All together now: Income, that comes in *household* paychecks, regardless of how many earners are contributing to that household income, is not wealth. Wealth is how much money a household has in the bank and in investments and the assets they own, like real estate, businesses, land, cars, boats, and planes.
Wealth inequality is much greater than income inequality. It looks like this:
And breaking it down by race:
It is no small thing for any household to attain an annual income of a million dollars for even one year.
But it is an entirely different experience to have enough wealth that one can no longer worry about income at all, can work the tax system to mask enormous amounts of income, can essentially withdraw from everyday contact with everyday Americans, can use one’s wealth to leverage political and economic power, and can know that the children in one’s household will never, ever want for a thing.
The “1%” was never about income alone.
Jane Van Galen, PhD, is a professor of education at the University of Washington, Bothell. Her research focus is on socioeconomic class, education, and digital media. She writes for Education and Class, where this post originally appeared.
How do people in the U.S. become wealthy? According to the myth of meritocracy, they do so by hard work: blood, sweat, tears, a trace of talent, and a tad bit of luck. This is the story told in this two-page ad for U.S. Trust in The New Yorker:
On the first page we learn she’s rich, but she’s still a home-town girl at heart. On the second page, we learn a little about how she might have gotten so wealthy:
Note the first few sentences:
Who’s to say how it happened. A big idea. A gutsy work ethic. A lucky break here and there.
Well, uh…what about, “She inherited it”? That’s a pretty common way to end up with a whole bunch of houses and in need of a wealth management team.
The notion that rich people are rich because their parents are rich, however, interrupts the American mystique, the one where we are a country of self-made immigrants who pulled ourselves up by our bootstraps. People, even people who inherited wealth, like to think that they’re rich because they worked hard. Hence, the romanticization of the self-made millionaire in the ad and the corresponding invisibility of the inheritance loophole.
On the flipside, this narrative also supports the converse idea that the poor are poor because of their lack of personal efforts and merits. Perhaps they didn’t have a “big idea’ or the “gutsy work ethic” that enabled them to profit from the lucky break that they inevitably encountered, right?
This ad is just one drop in the sea of propaganda that makes it seem right and normal that a small proportion of our population is able to hoard wealth and property.
This post originally appeared in 2008.
Gwen Sharp is an associate professor of sociology at Nevada State College. You can follow her on Twitter at @gwensharpnv.
We have the money and the know how to tackle most of our social problems. Certainly unemployment, houselessness, and poverty. So, why don’t we?
In large part it is because our socially created wealth remains outside social control. Critical economic decisions are driven by private interests not the public good. One result is hipster economics.
On May 16, an artist, a railway service and a government agency spent $291,978 to block poverty from the public eye.
Called psychylustro, German artist Katharina Grosse’s project is a large-scale work designed to distract Amtrak train riders from the dilapidated buildings and fallen factories of north Philadelphia. The city has a 28 percent poverty rate – the highest of any major U.S. city – with much of it concentrated in the north. In some north Philadelphia elementary schools, nearly every child is living below the poverty line.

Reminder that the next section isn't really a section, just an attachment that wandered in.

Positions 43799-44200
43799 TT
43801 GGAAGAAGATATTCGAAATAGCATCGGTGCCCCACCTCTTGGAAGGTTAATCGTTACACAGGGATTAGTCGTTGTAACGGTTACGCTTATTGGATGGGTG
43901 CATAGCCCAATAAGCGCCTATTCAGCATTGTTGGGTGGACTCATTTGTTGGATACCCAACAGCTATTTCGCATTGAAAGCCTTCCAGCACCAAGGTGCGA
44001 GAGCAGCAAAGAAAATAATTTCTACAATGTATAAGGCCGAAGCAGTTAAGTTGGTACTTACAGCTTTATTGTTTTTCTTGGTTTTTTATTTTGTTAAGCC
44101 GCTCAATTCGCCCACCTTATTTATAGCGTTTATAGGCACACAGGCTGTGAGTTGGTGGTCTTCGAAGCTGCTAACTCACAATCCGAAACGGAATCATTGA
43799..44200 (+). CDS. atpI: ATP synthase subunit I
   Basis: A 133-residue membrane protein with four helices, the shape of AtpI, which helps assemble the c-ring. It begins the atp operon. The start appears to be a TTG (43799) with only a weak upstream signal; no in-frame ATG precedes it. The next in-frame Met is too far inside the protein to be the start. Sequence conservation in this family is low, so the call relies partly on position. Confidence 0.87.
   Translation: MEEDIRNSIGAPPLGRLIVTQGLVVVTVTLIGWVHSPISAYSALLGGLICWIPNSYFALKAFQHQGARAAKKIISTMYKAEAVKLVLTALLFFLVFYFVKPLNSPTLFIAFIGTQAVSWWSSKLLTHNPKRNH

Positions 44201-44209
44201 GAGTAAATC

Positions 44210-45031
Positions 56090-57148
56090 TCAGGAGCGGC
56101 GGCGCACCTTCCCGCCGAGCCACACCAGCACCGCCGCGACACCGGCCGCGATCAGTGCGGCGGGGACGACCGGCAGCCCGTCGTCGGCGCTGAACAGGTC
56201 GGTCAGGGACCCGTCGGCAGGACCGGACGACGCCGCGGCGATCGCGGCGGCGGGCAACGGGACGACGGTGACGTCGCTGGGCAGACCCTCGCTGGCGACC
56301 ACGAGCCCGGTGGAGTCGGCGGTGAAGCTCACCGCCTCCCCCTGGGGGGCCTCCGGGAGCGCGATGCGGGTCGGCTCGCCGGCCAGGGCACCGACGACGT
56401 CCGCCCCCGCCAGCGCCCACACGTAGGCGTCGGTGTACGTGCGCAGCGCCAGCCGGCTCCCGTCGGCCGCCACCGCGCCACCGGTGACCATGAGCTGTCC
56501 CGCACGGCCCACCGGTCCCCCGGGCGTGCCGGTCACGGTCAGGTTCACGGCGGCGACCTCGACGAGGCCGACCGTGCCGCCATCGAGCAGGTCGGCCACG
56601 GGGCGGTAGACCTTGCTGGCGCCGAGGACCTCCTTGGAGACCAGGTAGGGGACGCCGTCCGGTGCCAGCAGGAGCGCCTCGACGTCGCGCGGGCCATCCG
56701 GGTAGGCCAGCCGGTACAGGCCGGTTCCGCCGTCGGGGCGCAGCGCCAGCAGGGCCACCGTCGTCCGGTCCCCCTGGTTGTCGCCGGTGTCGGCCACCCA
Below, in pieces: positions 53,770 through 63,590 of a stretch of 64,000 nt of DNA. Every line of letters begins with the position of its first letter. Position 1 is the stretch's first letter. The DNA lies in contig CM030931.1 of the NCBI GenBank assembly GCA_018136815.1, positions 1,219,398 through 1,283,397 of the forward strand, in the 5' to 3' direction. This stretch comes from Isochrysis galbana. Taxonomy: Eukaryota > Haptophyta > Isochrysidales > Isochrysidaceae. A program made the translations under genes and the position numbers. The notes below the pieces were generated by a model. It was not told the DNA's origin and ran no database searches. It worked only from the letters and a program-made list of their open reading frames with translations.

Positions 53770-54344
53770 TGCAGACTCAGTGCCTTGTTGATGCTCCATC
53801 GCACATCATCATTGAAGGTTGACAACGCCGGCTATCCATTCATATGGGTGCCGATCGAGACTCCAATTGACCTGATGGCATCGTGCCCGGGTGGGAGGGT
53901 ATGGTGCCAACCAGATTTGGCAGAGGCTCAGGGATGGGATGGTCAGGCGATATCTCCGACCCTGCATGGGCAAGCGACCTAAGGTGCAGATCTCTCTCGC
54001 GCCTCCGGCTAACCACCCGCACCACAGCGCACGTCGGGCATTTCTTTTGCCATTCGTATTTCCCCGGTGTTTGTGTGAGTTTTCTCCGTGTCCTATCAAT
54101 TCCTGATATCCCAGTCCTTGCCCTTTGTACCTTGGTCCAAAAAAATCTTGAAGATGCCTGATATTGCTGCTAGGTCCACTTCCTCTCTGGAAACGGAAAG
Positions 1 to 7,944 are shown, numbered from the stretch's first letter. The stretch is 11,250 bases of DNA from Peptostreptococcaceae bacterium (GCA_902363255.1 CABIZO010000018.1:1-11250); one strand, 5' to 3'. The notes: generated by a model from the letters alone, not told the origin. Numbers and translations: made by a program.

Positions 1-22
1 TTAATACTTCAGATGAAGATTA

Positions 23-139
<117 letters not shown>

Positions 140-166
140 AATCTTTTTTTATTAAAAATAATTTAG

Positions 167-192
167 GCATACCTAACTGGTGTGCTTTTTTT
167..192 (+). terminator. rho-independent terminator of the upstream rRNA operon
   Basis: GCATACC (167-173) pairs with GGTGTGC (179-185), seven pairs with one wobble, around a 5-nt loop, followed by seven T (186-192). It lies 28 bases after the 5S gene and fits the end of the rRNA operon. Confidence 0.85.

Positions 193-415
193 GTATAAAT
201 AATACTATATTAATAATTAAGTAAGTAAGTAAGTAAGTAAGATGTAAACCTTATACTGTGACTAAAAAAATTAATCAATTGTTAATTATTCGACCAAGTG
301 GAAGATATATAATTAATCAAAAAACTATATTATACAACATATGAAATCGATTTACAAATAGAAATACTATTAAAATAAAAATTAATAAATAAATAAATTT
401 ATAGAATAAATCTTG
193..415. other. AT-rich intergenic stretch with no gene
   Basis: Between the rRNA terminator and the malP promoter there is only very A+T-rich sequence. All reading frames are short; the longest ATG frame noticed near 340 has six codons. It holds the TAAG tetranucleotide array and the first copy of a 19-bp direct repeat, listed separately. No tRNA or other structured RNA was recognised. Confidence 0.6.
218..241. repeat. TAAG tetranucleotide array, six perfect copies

Grosse partnered with the National Endowment of the Arts and Amtrak to mask North Philadelphia’s hardship with a delightful view. The Wall Street Journalcalls this “Fighting Urban Blight With Art.” Liz Thomas, the curator of the project, calls it “an experience that asks people to think about this space that they hurtle through every day.”
The project is not actually fighting blight, of course – only the ability of Amtrak customers to see it.
“I need the brilliance of colour to get close to people, to stir up a sense of life experience and heighten their sense of presence,” Grosse proclaims.
“People,” in Grosse and Thomas’s formulation, are not those who actually live in north Philadelphia and bear the brunt of its burdens. “People” are those who can afford to view poverty through the lens of aesthetics as they pass it by.
Urban decay becomes a set piece to be remodeled or romanticised.
In a fancy bit of marketing, U.S. capitalists have been reborn as “job creators.” As such, they were rewarded with lower taxes, weaker labor laws, and relaxed government regulation. However, despite record profits, their job creation performance leaves a lot to be desired.
According to the official data the last U.S. recession began in December 2007 and ended in June 2009. Thus, we have officially been in economic expansion for almost five years. The gains from the expansion should be strong and broad-based enough to ensure real progress for the majority over the course of the business cycle. If not, it’s a sign that we need a change in our basic economic structure. In other words, it would be foolish to work to sustain an economic structure that was incapable of satisfying majority needs even when it was performing well according to its own logic.
A recent study by the National Employment Law Project titled The Low-Wage Recovery provides one indicator that it is time for us to pursue a change. It shows that the current economic expansion is transitioning the U.S. into a low wage economy.
The figure below shows the net private sector job loss by industries classified according to their medium wage from January 2008 to February 2010 and the net private sector job gain using the same classification from March 2010 to March 2014. As we can see, the net job loss in the first period was greatest in high wage industries and the net job creation in the second period was greatest in low wage industries.
As the study explains:
The food services and drinking places, administrative and support services (includes temporary help), and retail trade industries are leading private sector job growth during the recent recovery phase. These industries, which pay relatively low wages, accounted for 39 percent of the private sector employment increase over the past four years.
If the hard times of recession disproportionately eliminate high wage jobs and the “so called” good times of recovery bring primarily low wage jobs, it is time to move beyond our current focus on the business cycle and initiate a critical assessment of the way our economy operates and in whose interest.